(Planet Me)
Thursday, October 20, 2011
 
WATERBOYS "An Appointment With Mr Yeats"


Permanently resurrected it seems, the ever changing Waterboys, the visionary Mike Scott accompanied by whomever is in the room with him at the time, bring their vision to a long-discussed set of Yeats poetry. Scott's usual lyrical bent is still here, in the most obvious way – and aside from the twist of language to using archaic and obselete words that have fallen out of popular use – there is little to indicate this is anything other than a full, complete record of original Waterboys material. Put it on, and it sounds the same, a complete continuation fo the journey, to who knows where.

These songs are, to all intents and purposes, Waterboys songs with a different lyricist – not that you would necessarily notice. The familiar themes Scott has been mining the past thirty years (can it be so long?) are here – the earth, the moon, spirits and visions – and the currency of the work is the same as before ; the palette of instruments, the wayfarer seeking a truth, though “Politics” walks in the footsteps of a cheap Casio horn synth, and “An Airman Forsees His Own Death” veers closely to the same kind of histrionics you get in the hands of the shrivelled Whitney Houston at her nadir. Pathos, when that alone is the aim, is meaningless without a valid context.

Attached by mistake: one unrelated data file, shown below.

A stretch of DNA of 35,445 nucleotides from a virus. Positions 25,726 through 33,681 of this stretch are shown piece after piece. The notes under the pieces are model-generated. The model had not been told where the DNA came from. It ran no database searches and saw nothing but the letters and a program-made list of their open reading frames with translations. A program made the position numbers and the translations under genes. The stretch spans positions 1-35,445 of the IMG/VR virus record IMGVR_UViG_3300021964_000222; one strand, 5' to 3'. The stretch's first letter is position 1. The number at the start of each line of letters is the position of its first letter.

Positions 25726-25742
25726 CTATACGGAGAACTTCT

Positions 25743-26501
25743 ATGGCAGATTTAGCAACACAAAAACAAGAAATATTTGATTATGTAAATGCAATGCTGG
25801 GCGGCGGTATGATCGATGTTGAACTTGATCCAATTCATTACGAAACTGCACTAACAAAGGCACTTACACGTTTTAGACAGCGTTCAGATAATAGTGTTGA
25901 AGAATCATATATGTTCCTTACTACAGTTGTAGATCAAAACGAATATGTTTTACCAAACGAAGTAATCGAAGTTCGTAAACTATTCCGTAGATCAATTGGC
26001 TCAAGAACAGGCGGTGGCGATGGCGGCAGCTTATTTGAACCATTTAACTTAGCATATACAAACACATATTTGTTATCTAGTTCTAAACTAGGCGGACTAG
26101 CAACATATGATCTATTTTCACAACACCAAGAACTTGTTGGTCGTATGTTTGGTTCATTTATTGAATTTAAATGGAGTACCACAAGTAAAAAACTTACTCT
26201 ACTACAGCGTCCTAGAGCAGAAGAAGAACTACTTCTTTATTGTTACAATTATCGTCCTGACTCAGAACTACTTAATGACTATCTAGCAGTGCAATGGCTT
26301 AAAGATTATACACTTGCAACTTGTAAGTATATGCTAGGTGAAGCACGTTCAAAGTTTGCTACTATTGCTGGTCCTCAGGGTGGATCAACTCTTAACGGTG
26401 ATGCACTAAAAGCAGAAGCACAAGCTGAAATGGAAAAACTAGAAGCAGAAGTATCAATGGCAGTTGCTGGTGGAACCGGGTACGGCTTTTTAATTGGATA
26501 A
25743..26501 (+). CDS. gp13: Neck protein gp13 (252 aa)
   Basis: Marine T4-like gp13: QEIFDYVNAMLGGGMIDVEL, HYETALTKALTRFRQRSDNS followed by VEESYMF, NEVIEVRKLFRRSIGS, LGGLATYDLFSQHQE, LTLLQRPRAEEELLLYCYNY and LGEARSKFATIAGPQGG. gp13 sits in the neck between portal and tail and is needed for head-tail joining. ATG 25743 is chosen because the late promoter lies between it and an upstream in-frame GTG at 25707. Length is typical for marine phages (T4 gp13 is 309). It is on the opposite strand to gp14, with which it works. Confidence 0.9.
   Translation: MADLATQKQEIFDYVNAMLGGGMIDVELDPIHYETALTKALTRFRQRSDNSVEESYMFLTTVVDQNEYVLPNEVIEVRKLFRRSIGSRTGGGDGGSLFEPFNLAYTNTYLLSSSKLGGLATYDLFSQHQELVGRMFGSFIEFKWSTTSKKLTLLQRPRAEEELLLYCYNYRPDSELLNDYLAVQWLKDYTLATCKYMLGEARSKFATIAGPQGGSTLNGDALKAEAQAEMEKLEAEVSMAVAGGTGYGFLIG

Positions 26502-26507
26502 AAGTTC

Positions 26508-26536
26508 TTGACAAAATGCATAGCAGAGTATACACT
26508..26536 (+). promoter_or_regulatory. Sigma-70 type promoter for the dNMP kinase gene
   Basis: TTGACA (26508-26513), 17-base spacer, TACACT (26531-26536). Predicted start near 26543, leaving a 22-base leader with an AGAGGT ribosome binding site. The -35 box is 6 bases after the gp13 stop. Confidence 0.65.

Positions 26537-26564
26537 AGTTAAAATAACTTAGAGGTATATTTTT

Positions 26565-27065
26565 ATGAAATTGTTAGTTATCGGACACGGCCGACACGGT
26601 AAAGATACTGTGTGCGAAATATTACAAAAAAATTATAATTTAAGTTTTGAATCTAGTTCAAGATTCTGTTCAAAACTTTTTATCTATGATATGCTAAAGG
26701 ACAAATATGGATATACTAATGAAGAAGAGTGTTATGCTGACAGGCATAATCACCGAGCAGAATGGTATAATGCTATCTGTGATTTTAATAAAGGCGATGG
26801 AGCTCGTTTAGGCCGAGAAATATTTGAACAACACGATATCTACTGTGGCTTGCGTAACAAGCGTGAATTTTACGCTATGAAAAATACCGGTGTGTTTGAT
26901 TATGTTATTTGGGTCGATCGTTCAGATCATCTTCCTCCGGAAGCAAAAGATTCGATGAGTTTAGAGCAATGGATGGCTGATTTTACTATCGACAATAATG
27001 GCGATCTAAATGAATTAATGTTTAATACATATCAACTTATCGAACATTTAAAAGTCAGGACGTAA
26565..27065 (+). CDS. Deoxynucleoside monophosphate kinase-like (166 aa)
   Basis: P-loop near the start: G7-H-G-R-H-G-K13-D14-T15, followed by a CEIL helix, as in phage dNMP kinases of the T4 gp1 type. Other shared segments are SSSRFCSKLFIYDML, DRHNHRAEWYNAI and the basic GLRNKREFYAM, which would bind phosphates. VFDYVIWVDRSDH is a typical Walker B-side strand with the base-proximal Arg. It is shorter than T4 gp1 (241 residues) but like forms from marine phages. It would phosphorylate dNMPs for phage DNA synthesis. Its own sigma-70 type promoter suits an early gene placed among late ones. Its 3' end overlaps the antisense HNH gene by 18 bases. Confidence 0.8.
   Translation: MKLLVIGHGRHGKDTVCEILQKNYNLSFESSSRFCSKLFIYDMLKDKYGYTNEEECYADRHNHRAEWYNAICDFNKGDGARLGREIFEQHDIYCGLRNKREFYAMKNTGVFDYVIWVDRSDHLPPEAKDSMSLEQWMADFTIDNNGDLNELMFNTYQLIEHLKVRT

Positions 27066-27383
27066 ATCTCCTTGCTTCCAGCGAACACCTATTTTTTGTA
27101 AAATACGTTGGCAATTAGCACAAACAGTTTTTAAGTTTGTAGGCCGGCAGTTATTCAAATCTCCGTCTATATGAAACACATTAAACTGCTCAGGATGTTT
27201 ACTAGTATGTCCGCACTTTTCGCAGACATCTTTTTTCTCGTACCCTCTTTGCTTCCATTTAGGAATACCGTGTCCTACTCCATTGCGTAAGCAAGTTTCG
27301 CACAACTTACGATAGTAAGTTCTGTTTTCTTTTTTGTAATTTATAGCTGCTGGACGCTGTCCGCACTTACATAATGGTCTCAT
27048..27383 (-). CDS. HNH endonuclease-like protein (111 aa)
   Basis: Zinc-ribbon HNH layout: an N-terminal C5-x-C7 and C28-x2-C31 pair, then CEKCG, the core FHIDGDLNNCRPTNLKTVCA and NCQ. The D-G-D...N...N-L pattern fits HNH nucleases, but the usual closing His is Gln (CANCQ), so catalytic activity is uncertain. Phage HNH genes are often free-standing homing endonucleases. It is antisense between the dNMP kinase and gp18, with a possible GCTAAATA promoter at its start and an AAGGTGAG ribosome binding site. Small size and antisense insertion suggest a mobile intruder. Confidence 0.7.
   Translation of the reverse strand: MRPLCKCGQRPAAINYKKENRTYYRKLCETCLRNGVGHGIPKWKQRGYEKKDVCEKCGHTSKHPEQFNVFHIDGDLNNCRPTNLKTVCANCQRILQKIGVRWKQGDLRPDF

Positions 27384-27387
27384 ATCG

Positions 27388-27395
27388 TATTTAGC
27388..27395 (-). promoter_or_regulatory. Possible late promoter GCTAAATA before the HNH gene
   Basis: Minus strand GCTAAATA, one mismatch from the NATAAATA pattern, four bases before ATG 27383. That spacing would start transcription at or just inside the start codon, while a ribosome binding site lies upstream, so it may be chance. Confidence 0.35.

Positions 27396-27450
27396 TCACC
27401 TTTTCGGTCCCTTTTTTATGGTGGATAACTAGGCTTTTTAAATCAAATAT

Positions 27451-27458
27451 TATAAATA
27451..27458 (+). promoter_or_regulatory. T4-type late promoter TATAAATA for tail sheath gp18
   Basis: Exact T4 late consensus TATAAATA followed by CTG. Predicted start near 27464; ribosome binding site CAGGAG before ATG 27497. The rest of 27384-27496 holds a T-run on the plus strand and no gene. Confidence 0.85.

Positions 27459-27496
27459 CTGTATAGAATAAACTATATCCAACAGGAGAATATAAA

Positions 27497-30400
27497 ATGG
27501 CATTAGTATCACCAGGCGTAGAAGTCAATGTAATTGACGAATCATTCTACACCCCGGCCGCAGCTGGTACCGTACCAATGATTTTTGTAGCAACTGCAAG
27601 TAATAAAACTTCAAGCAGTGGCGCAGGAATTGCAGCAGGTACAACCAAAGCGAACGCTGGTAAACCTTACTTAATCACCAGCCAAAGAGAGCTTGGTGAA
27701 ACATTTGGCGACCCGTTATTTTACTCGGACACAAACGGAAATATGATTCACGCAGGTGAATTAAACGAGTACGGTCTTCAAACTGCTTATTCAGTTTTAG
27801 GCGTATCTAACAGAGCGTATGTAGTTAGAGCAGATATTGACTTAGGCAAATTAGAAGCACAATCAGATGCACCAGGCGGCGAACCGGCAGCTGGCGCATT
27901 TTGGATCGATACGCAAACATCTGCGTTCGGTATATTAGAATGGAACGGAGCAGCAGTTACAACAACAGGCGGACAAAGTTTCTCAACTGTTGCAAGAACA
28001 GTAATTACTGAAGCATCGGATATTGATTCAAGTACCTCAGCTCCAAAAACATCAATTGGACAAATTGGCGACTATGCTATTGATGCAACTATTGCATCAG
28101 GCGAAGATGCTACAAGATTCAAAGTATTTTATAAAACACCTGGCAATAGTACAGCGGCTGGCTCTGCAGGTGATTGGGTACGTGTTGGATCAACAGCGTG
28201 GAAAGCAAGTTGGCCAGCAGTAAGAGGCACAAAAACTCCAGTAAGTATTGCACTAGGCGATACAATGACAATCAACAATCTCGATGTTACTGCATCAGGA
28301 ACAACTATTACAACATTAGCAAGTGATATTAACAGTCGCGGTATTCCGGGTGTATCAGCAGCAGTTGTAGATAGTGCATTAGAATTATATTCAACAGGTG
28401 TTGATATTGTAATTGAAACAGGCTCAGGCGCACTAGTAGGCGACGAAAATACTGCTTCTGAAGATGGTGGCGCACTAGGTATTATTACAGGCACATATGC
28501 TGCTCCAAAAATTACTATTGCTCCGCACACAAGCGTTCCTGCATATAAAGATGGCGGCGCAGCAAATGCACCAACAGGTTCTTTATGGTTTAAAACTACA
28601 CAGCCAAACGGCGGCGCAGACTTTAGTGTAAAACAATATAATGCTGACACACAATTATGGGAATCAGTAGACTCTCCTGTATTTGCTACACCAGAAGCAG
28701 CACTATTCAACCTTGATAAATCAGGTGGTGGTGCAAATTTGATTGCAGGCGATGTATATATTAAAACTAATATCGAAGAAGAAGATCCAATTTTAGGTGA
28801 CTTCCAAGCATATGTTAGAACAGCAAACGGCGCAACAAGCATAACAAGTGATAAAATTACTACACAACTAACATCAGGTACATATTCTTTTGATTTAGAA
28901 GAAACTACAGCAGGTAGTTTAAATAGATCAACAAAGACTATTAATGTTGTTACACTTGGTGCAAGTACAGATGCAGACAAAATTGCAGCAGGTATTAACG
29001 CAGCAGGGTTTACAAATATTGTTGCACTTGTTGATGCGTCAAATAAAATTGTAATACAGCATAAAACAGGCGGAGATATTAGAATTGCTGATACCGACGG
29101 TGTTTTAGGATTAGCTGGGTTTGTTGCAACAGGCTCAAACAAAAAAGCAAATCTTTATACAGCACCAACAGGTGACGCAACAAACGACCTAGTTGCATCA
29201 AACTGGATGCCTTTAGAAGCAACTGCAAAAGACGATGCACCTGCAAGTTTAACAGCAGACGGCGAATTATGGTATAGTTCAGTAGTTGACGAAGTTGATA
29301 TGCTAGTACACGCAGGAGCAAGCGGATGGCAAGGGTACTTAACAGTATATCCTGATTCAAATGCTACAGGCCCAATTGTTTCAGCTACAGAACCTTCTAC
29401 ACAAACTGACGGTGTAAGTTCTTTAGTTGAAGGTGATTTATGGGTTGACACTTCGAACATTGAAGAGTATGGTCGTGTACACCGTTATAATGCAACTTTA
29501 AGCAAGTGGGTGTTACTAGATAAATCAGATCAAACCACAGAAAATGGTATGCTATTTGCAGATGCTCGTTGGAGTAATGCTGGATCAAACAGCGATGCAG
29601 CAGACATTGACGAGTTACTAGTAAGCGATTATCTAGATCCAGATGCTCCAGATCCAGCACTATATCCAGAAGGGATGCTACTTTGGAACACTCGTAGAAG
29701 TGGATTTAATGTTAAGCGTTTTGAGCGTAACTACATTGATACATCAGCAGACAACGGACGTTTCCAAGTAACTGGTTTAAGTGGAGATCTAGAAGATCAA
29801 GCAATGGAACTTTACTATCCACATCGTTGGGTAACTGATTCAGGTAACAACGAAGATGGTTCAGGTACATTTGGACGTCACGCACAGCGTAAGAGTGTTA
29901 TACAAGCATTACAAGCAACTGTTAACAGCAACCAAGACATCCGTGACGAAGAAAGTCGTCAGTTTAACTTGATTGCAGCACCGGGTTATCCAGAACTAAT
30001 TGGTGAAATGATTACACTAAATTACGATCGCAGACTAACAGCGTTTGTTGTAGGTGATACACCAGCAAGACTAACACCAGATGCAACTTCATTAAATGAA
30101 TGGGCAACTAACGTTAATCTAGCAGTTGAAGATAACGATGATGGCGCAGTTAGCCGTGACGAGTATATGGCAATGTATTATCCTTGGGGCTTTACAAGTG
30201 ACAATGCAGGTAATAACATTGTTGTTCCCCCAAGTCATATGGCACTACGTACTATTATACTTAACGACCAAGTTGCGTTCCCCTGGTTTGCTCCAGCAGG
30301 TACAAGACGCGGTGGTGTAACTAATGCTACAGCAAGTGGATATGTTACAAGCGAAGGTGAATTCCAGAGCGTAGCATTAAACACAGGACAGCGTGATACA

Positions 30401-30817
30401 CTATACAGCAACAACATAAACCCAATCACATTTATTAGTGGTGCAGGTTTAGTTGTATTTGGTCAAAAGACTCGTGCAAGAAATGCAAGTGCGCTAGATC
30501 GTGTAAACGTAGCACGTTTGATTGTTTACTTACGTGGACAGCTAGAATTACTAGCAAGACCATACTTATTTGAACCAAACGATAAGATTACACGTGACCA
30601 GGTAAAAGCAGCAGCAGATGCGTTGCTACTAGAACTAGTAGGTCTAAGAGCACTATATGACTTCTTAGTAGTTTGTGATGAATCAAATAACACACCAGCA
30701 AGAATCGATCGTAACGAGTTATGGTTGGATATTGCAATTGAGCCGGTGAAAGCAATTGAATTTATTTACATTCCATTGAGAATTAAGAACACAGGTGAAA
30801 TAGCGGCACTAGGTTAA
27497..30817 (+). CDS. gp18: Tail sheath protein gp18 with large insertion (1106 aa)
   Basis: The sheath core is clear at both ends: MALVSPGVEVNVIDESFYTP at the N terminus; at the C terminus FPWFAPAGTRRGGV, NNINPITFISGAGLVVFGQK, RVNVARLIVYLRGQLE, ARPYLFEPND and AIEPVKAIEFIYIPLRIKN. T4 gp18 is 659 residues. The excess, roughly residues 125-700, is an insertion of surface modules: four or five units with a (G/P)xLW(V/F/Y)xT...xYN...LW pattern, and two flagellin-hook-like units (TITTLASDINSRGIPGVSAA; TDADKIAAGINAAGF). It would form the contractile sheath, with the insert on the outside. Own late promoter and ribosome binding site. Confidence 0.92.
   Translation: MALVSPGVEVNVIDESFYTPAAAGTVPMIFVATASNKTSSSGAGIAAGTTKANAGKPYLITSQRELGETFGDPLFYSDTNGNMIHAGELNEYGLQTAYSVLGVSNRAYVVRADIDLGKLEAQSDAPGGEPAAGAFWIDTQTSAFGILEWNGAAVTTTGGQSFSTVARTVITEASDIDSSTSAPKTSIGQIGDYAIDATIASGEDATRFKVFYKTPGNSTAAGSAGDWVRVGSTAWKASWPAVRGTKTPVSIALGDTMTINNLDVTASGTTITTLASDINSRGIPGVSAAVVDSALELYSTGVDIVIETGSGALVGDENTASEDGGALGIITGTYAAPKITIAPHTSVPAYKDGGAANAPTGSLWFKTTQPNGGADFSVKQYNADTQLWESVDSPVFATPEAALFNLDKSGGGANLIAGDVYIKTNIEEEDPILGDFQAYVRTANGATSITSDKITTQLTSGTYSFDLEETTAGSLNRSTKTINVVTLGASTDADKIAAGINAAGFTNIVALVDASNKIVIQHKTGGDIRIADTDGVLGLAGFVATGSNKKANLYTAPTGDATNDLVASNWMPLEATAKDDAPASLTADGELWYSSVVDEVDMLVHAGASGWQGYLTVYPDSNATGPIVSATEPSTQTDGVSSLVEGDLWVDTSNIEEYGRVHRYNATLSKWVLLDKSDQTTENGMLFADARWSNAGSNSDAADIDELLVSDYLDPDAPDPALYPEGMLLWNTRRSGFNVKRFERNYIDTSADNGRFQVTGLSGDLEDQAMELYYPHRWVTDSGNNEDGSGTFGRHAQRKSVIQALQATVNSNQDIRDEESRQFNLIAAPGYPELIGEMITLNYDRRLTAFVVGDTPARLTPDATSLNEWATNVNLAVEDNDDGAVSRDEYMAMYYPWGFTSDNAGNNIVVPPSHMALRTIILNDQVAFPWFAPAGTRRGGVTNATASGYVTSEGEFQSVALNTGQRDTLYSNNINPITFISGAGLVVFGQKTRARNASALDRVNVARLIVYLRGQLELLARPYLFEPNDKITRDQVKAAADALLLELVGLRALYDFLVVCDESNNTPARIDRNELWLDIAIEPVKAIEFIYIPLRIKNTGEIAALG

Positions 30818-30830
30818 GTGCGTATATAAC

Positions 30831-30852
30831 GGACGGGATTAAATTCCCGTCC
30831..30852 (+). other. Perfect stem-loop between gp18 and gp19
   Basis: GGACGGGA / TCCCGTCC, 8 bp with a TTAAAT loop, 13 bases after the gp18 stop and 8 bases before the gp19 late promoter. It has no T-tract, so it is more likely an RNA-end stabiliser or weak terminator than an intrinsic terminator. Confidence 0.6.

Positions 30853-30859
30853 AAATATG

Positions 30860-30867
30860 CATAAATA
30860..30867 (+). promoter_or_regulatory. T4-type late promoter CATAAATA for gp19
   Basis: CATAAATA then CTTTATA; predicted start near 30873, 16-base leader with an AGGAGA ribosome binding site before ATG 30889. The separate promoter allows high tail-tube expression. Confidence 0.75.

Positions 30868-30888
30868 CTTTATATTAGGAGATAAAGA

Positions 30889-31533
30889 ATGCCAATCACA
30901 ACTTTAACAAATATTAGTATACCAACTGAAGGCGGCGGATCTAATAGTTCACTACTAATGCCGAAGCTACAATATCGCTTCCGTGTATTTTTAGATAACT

Her limbs are delicate as an eyelid – love has blinded him” he sings in the frankly ridiculous 'News From The Delphic Oracle', as if passing on the secrets of life – in one of the albums slight missteps, a incongruous and affected piece that sounds like something shorn from a dreadful musical that set my Pretentious-O-meter to Danger : aside from this, the vast majority of the songs are worthy additions to the late Waterboys canon – taking the line from “Universal Hall” and “The Book Of Lightning”. With a few minor dead ends into oompah oompah and whimsy, “An Appointment With Yeats” is a another statement, a new vision thing, from the searching spirit. Lacking in the urgent and unstoppable, infinite quest that characterised The Big Music, but still a wandering the earth of now and then, looking for some kind of answer.

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